18. 18. α-Adrenergic Blockers: Rationale • Prostate smooth muscle tone is mediated via α1-adrenergic receptor • Blockage of the receptor leads to improvement of flow rate and LUTS1 • Central α-receptors and the effect of agents on these receptors likely play an additional role • Density of adrenergic receptors changes with prostate size and age • Three α1-adrenergic receptor subtypes have been identified (A, B, D)Schwinn DA. BJU Int. 2000;86(suppl 2):11-22.
    19. 19. Distribution of α1-Adrenergic Receptors
    20. 20. Localization of α1-Adrenergic Receptors (α1-ARs)
    21. 21. α-Blockers• Nonselective – Phenoxybenzamine• Short-acting selective α1-blocker – Prazosin, Alfuzosin• Long-acting selective α1-blockers – Terazosin – Doxazosin• Long-acting selective α1A-subtype – Tamsulosin – Alfuzosin-SR
    22. 22. α1-Adrenergic Blockers: Summary• All currently available α1-blockers induce fast improvement in LUTS and flow rate parameters with similar efficacy• They are all well tolerated; however, the adverse event spectrum differs between the agents – Terazosin and doxazosin induce more dizziness, fatigue, and asthenia – Tamsulosin induces more ejaculatory disturbances• None of the α1-blockers alter urodynamic parameters, prostate volume or serum PSA• None have been shown to alter the natural history of the disease or prevent AUR / Surgery
    23. 23. 5α-Reductase Inhibitor: Rationale • Prostatic differentiation & growth depend on androgenic stimulation • Testosterone is converted to dihydrotestosterone (DHT) within the prostatic stromal & basal cells facilitated by 5α-reductase enzyme • 5α-reductase inhibitor: deprive the prostate of its testosterone support • 5α-reductase enzyme: Type I: skin & liver Type II: stromal & basal cells of prostate, seminal vesicle, epididymisKirby RS et al. Br J Urol. 1992;70:65-72Tammela TLJ et al. J Urol. 1993;149:342-344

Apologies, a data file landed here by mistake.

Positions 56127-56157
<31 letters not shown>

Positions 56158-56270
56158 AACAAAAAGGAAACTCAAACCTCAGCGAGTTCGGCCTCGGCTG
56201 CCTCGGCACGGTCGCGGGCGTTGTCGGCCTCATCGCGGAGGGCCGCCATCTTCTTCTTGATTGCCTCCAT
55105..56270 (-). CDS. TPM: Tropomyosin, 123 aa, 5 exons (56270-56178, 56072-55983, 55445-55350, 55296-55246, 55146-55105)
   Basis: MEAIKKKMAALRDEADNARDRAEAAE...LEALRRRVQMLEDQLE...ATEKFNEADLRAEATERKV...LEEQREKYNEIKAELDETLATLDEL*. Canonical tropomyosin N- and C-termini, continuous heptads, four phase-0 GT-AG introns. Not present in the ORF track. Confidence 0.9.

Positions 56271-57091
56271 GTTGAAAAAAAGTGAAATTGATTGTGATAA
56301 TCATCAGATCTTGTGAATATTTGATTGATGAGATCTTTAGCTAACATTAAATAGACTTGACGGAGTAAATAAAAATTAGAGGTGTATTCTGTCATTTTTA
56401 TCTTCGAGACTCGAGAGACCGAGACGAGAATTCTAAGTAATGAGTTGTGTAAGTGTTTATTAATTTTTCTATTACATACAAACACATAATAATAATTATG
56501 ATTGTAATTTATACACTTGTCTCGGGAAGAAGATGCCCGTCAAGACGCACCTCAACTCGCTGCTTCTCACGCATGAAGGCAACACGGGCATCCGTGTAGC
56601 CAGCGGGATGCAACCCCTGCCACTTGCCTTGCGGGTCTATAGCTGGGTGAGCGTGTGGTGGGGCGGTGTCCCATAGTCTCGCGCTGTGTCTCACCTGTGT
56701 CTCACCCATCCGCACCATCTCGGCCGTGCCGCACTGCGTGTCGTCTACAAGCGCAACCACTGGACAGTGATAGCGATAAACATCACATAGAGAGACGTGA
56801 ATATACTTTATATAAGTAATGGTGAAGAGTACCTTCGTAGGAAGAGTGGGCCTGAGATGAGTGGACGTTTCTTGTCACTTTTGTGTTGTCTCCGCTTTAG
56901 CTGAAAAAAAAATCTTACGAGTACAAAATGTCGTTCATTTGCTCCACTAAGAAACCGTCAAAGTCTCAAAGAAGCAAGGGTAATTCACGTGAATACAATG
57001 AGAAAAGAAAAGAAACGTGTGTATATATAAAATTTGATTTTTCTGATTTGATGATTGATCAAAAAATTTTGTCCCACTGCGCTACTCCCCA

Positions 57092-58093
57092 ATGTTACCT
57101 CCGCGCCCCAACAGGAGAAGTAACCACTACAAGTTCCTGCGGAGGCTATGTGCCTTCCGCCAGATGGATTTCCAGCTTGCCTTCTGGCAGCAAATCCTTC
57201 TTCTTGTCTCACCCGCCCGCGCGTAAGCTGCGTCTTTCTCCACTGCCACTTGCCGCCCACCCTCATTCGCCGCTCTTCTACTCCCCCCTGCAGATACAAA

24. 24. Regulation of cell growth in the prostate in BPHSerum testosterone (T) Serum Dihydrotestosterone (DHT) T Prostate 5AR (1 and 2) DHT cell Growth DHT-androgen factors receptor complex Cell death Increased Unbalanced Cell growth
    25. 25. 5α-reductase inhibition Mode of action OH OH 5 α-reductase type 1 and 2O O NADPH NADP H Testosterone Dihydrotestosterone Avodart (dutasteride) - Dual (type 1&2) 5ARI Proscar(finasteride) - Only type 2 5ARI
    26. 26. Greater and more consistent suppression of DHT observed with dutasteride versus finasteride (n=399) DHT (% change from baseline) 40 Treatment withdrawn Placebo 20 Fin 5.0 mg Dut 0.5 mg 0 -20 -40 -60 100% Dut patients>70% 49% Fin patients -80>90% 85.4% Dut patients -100 2.2% Fin patients 0 4 8 12 16 20 24 28 32 36 40 Time (weeks)Richard V. Clark et al. J Clin Endocrinol Metab 89:2179-2184, 2004Roehrborn et al (2003)
    27. 27. Comparison of adverse events: Dutasteride vs. finasteride vs. placebo (n=399) Patients (%) 100 Placebo Dutasteride 0.5 mg 80 Dutasteride 5.0 mg Finasteride 5.0 mg 60 40 20 0 Any AE Drug-related Serious AE Withdrawal AE due to AERichard V. Clark et al. J Clin Endocrinol Metab 89:2179-2184, 2004
    28. 28. Dutasteride 4-year studies (2-year double-blind and 2-year open-label) Randomised to double-blind phase n=4325 Key inclusion criteria: aged ≥ 50 years, diagnosis of BPH, PV ≥ 30 cc, AUA-SI score ≥ 12, Qmax ≤ 15 mL/sec, PSA ≥ 1.5 ng/mL Placebo Dutasteride n=2158 n=2167 Entered open-label phase Entered open-label phase on dutasteride n=1152 on dutasteride n=1188 P/D D/DRoehrborn CG et al Urol 63:709-15,2004